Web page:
Towards the very end of my college undergraduate career, one of the courses I chose was “Introduction to Automation and Robotics,” better described as “Playing with robot arms (and matrix math).”
Early into the semester I was one of the half dozen or so students who volunteered an evening of our 3-day weekend to help the professor build the robot arms for the class.
After that I wanted to be able to use the robot in the Linux version of Matlab (Ubuntu’s nicer on my laptop than Windows XP in many ways, like battery life). So after a few questions to the professor and a little trying…
(copypasting from my review on the USB to serial adapter I bought):
The Karmic RC of Ubuntu I’m using supports this adapter very well; I plugged it in and by the time I could type “sudo chmod a+wrx /dev/tty” and press the tab button, ttyUSB0 already existed and was ready to use (so yes, I ran the command “sudo chmod a+wrx /dev/ttyUSB0” to give the “other” group read/write access.)
From there it was just a matter of changing the baud to match the jumpers on the robot arm’s controller (sudo stty -F /dev/ttyUSB0 115200), then using “man stty” to read up on the rest of the possible flags and change them until “sudo stty -a -F /dev/ttyUSB0” would give an output including the following: “-parenb -parodd cs8 hupcl -cstopb cread clocal -crtscts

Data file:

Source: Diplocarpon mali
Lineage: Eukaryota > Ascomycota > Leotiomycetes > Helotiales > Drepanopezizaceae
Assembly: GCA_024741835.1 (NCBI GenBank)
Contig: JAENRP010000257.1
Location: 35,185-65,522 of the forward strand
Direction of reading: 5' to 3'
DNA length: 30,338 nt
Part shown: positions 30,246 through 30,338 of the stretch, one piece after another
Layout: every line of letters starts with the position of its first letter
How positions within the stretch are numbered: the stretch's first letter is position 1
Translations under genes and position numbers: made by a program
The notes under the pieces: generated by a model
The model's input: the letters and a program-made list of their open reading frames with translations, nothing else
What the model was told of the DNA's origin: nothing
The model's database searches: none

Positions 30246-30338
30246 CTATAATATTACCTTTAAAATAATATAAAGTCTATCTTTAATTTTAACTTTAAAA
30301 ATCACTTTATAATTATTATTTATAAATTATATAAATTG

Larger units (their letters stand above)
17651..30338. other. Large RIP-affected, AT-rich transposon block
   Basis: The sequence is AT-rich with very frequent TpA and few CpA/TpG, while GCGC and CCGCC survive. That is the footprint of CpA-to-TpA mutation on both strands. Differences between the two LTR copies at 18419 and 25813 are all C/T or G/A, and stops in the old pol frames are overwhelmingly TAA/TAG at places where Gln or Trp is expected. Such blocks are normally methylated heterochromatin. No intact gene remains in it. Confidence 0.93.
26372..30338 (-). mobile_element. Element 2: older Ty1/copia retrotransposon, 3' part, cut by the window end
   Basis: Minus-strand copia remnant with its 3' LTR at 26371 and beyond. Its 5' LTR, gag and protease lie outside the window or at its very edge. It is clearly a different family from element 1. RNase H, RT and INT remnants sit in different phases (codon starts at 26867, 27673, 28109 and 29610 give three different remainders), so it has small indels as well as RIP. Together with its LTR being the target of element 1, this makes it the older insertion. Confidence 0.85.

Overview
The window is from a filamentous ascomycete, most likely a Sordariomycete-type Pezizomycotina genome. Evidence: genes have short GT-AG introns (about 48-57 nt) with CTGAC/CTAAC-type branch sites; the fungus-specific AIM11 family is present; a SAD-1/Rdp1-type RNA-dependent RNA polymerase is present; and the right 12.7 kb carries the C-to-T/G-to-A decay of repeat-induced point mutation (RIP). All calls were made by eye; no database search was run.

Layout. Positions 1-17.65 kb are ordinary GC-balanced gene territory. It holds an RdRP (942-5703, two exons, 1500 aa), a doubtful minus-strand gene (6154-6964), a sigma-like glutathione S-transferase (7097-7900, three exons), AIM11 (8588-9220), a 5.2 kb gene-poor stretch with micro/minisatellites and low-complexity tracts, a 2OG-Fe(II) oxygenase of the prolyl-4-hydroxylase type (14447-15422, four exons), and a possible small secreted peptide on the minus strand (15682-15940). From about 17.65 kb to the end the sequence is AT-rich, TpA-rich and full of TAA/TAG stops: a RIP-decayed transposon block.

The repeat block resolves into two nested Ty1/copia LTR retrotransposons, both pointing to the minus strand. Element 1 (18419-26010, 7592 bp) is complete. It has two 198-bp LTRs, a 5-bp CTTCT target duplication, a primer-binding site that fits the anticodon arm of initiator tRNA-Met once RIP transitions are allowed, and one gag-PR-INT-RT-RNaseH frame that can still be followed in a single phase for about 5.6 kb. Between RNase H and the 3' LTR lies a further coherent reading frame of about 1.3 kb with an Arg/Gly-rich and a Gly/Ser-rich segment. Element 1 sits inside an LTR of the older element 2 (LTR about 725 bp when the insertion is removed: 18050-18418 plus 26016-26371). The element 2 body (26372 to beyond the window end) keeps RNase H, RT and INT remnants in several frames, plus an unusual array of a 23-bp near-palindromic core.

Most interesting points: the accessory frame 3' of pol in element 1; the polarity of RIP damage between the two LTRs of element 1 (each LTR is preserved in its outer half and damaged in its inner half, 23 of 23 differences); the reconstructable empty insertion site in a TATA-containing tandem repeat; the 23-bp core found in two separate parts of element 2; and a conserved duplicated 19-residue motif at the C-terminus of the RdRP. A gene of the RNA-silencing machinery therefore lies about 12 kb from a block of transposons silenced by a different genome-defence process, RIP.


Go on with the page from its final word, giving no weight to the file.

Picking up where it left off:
-ignbrk -brkint -ignpar -parmrk -inpck -istrip -inlcr -igncr icrnl ixon -ixoff
-iuclc -ixany -imaxbel -iutf8
opost -olcuc -ocrnl onlcr -onocr -onlret -ofill -ofdel nl0 cr0 tab0 bs0 vt0 ff0
isig icanon iexten echo echoe echok -echonl -noflsh -xcase -tostop -echoprt
(It’s possible it’ll work even if not all the flags match the above exactly; I just know that this is how I have mine set.)
I have to thank my professor for pointing out the stty command’s usefulness, and I won’t post any of his matlab code. But the point is that this thing works, and didn’t require any crazy linux know-how or compiling anything.
I’m assuming it would work just as well in Windows or Mac.
By the end of the semester we were doing pick & place manipulation with both forward & inverse kinematics coded in Matlab; the professor coded up the basics of serial communications with the controller and our assignments continued to build upon themselves. The material for the course and coding was based on the professor’s notes and the textbook A Mathematical Introduction to Robotic Manipulation by Richard Murray, Zexiang Li and Shankar Sastry.
And on a less serious note, our professor made a Facebook page for the robot arm